There is a phrase chalk full of wisdom, profundity and great relationship advice that echoes through the halls of locker rooms, fraternities and groups of beer-drinking men everywhere.
Bros before hoes.
This simple statement represents a concept that has helped me have a more passionate, fulfilling marriage, and I can’t believe it took me so long to see it.
Let’s start with the problem.
My Wife Is Not My Therapist
It’s not my wife’s job to help me process my stressful emotions, especially when those emotions are related to her (which is most of the time). What happens when I do that is we both feel drained of energy, I often use it as an opportunity to blame her and if we make any progress at all it comes at the sake of both of our sanity.
Let’s compare that to processing stressful emotions with a man I trust and feel safe with.
When I process with him, his energy goes up because he gets to be of service, I feel relieved that I have a resource outside my relationship, and I end up feeling better faster, thanks to the fact that what I’m going through has nothing to do with him, so he won’t take it personally.
When I say “bros before hoes”, I’m really saying ensure you have a solid foundation of friends that have your back that you can count on for emotional support, otherwise your romantic relationship will suffer.
So why are men so starved when it comes to deep friendships?
There seems to be two main reasons, and although this is equally as important for women, I’m focusing on men because women seem to innately understand the value of intimate friendships.
1. We don’t seek out real, vulnerable friendships outside of our romantic partner.
The sad reality for many men in relationships is we put all our intimacy eggs in one basket. Sure we have friends, but those friends are more like acquaintances, or people we see a lot.
Intimate friends are people who know your secrets, they see you at your worst because you let them. They are people you call when you need someone to talk to.
These relationships should include touch too, because we need that more than we realize. Homophobia has discouraged men from hugging, touching and cuddling with each other, and it’s depriving us of the need for physical intimacy, which subsequently leads us to source all our touch needs from our one romantic partner.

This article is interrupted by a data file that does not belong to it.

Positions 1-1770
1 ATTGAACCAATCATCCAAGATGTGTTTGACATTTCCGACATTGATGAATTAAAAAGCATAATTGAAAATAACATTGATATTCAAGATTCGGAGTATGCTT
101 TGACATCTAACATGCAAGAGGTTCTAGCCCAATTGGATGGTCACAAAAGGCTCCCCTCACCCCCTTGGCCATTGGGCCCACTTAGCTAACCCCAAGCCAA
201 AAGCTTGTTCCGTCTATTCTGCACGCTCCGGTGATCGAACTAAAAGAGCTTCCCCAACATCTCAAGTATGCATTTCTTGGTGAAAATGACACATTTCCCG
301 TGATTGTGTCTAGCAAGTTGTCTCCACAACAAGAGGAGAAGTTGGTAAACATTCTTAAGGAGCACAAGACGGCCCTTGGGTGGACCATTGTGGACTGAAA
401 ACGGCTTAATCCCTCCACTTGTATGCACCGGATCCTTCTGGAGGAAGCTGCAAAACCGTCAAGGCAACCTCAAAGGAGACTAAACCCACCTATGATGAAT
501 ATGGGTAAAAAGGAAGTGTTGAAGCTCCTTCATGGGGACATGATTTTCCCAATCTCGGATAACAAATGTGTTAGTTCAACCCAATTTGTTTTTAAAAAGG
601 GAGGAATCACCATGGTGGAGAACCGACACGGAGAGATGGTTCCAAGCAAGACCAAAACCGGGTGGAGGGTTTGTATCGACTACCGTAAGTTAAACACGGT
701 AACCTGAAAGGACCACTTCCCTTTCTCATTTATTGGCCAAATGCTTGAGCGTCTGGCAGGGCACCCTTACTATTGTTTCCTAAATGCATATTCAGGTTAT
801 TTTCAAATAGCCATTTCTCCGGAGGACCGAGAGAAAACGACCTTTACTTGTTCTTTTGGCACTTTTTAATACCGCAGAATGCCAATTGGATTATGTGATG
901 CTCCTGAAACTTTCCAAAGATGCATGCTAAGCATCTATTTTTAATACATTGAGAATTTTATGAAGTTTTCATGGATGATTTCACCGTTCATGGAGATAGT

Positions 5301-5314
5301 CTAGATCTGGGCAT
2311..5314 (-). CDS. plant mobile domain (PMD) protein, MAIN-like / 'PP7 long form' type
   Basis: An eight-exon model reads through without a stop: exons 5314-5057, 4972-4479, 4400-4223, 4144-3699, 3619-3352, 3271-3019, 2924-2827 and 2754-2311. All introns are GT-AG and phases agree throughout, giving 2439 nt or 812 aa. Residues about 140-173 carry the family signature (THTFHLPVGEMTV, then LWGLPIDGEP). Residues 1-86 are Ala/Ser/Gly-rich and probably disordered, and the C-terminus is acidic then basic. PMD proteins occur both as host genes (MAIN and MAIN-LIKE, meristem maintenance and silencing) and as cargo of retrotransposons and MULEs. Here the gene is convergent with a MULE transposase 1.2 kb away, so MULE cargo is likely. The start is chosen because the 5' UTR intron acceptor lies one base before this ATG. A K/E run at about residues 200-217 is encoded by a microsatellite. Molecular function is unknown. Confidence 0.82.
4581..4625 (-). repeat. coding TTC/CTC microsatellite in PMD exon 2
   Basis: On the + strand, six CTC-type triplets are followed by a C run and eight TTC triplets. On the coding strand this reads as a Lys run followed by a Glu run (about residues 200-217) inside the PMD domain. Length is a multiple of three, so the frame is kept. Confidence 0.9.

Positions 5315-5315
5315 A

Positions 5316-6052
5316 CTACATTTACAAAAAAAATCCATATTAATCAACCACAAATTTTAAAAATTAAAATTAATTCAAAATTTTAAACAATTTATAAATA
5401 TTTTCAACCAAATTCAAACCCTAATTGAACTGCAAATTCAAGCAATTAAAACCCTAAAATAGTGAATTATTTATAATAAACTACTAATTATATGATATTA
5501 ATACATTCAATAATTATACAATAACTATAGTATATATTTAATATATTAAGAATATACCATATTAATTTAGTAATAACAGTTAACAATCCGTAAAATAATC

Men mostly bond with each other by accident. Circumstances, not choice, are the reasons men form strong bonds.
For example, when I was a student at the Naval Academy in Annapolis I formed close bonds with my friends there. Why? We suffered together. A lot. But does that mean we have to suffer together to have intimate friends? No. In fact, there is an easier way, and it brings me to reason #2 men don’t have deep friendships.
2. We Don’t Let People Into Our Lives
As men, we’ve been convinced by our culture that a real man handles his feelings and emotions on his own. A real man doesn’t need help. Well how’s that working out for us?
I’d say shitty.
Not only do we need help, but by not speaking up we miss the chance to let someone else be of service, we miss the chance to create closeness with our brothers, and we miss the chance to get the help that we know we need.
By not fostering our relationships with men, we become emotionally co-dependent with the women we partner with. Our women then become the only source of our emotional well-being and we become like needy children looking to their mother for safety.
Quite ironic when you think about it.
We Need Each Other
This shift is not just about repairing romantic relationships, it’s a larger conversation about the way we’ve lost a sense of community by insisting that our partner meet all our needs.
My wife and I love couple’s work, and learning to consciously communicate and work through issues with each other is important, yet sometimes I wonder if it’s all really necessary.
Maybe we struggle so much in relationships because we look to our partner for all our needs, and fixing a co-dependent relationship is like learning to ride a broken bicycle.